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Serving the UMN community since 1900

The Minnesota Daily

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Opinion: In celebration of the undecided student

Having it all figured out isn’t all it’s cracked up to be — and you don’t have to go it alone.
Image by Ava Weinreis
University programs like CAPE can help students.

Whether you find this fact liberating or terrifying, college is what you make of it – especially in an ecosystem as large as the University of Minnesota. 

There’s so much to love about a giant school like ours. People from across the globe convene here to compose the 54,955-person student body. Each classroom we enter provides a chance to explore new ideas and that learning inform our pursuits in the world.

From one small fish to another, this giant pond we call “the U” is often intimidating to navigate. Choosing from over 150 majors within 13 different colleges can make even the most decisive hopeful graduate second guess their commitment to one program or another. That uncertainty is more common than you might think.

According to the 2017 Tell Us About Yourself Pre-Orientation (TUAY) survey, 75% of 5,645 students surveyed expressed varying levels of indecisiveness about their major, with 5% having little to no clue about their interests. Lucky for those students, the Center for Academic Planning and Exploration (CAPE) is here to help. 

“We help exploring and undecided students find majors that fit for them,” said Hannah Boldt, a Change of College Coach for CAPE. 

Once a discombobulated college student herself, Boldt said their services go beyond the traditional expectations for students seeking academic advice. 

“Our appointments are one hour long,” Boldt said. “A lot of our work is co-collaborative and involves life skills like decision-making and how to navigate uncertainty.”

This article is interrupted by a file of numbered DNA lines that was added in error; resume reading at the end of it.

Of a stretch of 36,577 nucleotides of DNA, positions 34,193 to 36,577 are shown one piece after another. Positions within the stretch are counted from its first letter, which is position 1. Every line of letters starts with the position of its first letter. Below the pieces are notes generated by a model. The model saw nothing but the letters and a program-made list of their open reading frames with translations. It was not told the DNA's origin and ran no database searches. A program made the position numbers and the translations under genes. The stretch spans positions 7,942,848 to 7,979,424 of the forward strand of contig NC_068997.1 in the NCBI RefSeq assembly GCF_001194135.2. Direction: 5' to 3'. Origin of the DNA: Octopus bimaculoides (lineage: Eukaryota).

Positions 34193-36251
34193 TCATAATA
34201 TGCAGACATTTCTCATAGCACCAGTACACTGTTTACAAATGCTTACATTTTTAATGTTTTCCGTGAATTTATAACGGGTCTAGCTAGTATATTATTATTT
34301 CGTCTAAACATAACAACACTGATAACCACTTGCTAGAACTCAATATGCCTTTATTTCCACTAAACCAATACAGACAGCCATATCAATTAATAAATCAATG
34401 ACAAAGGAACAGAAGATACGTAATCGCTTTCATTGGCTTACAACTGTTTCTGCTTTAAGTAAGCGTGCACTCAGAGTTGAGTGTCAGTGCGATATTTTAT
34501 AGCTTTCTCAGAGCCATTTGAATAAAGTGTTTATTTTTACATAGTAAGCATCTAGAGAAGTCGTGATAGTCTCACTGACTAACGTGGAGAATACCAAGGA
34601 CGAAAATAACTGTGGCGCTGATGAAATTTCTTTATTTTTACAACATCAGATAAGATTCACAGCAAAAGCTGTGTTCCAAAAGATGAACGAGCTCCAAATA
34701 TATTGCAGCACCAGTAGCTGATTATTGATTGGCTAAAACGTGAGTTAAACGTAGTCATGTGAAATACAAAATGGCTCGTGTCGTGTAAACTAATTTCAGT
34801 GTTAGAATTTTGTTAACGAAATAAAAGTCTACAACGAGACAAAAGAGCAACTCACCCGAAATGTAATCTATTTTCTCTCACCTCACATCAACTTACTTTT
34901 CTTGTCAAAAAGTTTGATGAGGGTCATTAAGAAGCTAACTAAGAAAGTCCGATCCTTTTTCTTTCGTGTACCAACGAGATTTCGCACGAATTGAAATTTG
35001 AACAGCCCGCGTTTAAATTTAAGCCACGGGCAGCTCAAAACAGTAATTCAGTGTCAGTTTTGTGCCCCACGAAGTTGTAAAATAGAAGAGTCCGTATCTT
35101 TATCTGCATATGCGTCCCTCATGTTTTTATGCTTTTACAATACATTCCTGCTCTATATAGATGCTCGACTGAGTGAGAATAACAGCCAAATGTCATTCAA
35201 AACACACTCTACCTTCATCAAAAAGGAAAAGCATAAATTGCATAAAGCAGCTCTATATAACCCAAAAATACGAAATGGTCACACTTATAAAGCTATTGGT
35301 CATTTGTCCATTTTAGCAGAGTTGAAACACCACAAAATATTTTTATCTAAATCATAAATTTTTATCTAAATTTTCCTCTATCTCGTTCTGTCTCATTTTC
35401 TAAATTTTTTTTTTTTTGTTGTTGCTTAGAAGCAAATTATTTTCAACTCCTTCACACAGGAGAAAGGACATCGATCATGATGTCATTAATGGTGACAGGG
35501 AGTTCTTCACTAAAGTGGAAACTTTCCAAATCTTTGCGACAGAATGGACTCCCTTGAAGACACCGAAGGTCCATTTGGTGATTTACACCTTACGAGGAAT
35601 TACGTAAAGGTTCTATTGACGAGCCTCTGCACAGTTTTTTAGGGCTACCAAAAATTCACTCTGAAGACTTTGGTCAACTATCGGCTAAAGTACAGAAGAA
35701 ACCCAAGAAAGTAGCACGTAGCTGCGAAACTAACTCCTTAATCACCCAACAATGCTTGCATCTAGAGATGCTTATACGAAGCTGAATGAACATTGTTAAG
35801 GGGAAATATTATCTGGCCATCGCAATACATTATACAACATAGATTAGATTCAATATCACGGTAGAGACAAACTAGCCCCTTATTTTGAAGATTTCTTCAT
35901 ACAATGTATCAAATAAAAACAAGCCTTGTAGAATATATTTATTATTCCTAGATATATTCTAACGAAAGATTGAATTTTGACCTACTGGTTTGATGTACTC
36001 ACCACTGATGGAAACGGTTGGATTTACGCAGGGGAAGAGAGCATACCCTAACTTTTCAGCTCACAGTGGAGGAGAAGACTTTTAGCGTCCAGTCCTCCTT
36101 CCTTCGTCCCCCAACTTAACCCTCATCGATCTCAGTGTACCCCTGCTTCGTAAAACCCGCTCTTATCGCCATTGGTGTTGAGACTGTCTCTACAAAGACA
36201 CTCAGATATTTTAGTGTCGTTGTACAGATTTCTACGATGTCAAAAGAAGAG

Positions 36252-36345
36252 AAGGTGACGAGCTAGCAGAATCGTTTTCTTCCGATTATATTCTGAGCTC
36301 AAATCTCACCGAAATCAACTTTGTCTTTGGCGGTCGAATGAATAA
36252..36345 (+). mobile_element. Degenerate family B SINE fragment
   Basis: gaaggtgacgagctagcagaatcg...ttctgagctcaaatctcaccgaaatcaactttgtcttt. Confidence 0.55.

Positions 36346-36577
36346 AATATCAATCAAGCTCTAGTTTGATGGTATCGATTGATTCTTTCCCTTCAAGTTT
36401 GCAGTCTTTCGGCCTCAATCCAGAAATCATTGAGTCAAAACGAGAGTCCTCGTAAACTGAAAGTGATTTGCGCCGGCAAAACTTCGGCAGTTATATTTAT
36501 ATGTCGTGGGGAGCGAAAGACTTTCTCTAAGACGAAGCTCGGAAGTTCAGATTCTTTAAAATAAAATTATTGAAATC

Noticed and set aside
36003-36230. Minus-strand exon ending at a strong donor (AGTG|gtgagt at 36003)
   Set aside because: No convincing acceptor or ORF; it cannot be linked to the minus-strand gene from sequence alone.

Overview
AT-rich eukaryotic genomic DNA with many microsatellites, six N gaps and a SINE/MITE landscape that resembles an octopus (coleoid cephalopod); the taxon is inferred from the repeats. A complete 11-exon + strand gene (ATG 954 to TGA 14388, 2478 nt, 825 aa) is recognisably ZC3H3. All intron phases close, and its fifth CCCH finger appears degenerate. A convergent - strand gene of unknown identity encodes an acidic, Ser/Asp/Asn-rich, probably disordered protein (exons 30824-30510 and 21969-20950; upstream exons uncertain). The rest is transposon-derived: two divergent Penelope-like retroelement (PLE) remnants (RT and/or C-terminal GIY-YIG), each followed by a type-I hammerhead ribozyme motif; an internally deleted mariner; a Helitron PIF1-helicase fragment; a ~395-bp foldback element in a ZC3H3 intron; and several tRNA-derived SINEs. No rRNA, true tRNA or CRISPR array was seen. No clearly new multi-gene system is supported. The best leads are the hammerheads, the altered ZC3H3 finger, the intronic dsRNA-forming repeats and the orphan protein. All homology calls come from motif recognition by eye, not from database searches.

Academic advisors are outnumbered and often overworked, which makes appointments to seek insight into your upcoming semester feel like some kind of NASCAR pit stop. Functional, sure. But pleasant? Not quite. 

It’s never fun to realize the dream you were chasing might not pan out the way you thought it would, but that shouldn’t stop you from confronting your truth. We’re told entering into a collegiate environment means being pushed out of the nest, but depending on your background, these systems can be incredibly challenging to navigate. 

This is especially true for non-traditional and first-generation students who are learning to walk on their own for the first time. If you’re feeling like you’re slipping between the cracks in an institution that was not built for you, you probably are.

That’s why reaching out for help is so important. 

Self-knowledge is a critical component to finding success at the University. CAPE can offer a sounding board as you uncover your personal strengths. Things like your personal values, community values and other parts of your personality and preferences are going to change the way you find success here. Getting in touch with that side of yourself doesn’t have to be done alone. 

“We’ve all had our own journeys and moments of uncertainty … so we really value authenticity,” Boldt said.“We really try to dismantle the power dynamics between students and staff.” 

If you’re feeling lost in the wild and woolly world of higher education, you’re not alone. Just because you are out of place now doesn’t mean you are stuck in there forever. Starting the conversation and going outside of the typical resources available to students can help you re-evaluate your ambitions and make the most of your college career. 

CAPE has a number of resources in addition to its advising program, such as the Major Profiles section on its website. Here, you can learn more about every major, minor and certificate program the University offers. 

“You’re going to learn and grow as you take classes, and as you figure out what works and what doesn’t work,” Boldt said. “It’s okay to learn and grow, and it’s okay that it’s a process.”

If you’re feeling uneasy in your major, start looking into alternatives today. It’s never too late to take control of your future and that starts with having the courage to explore.

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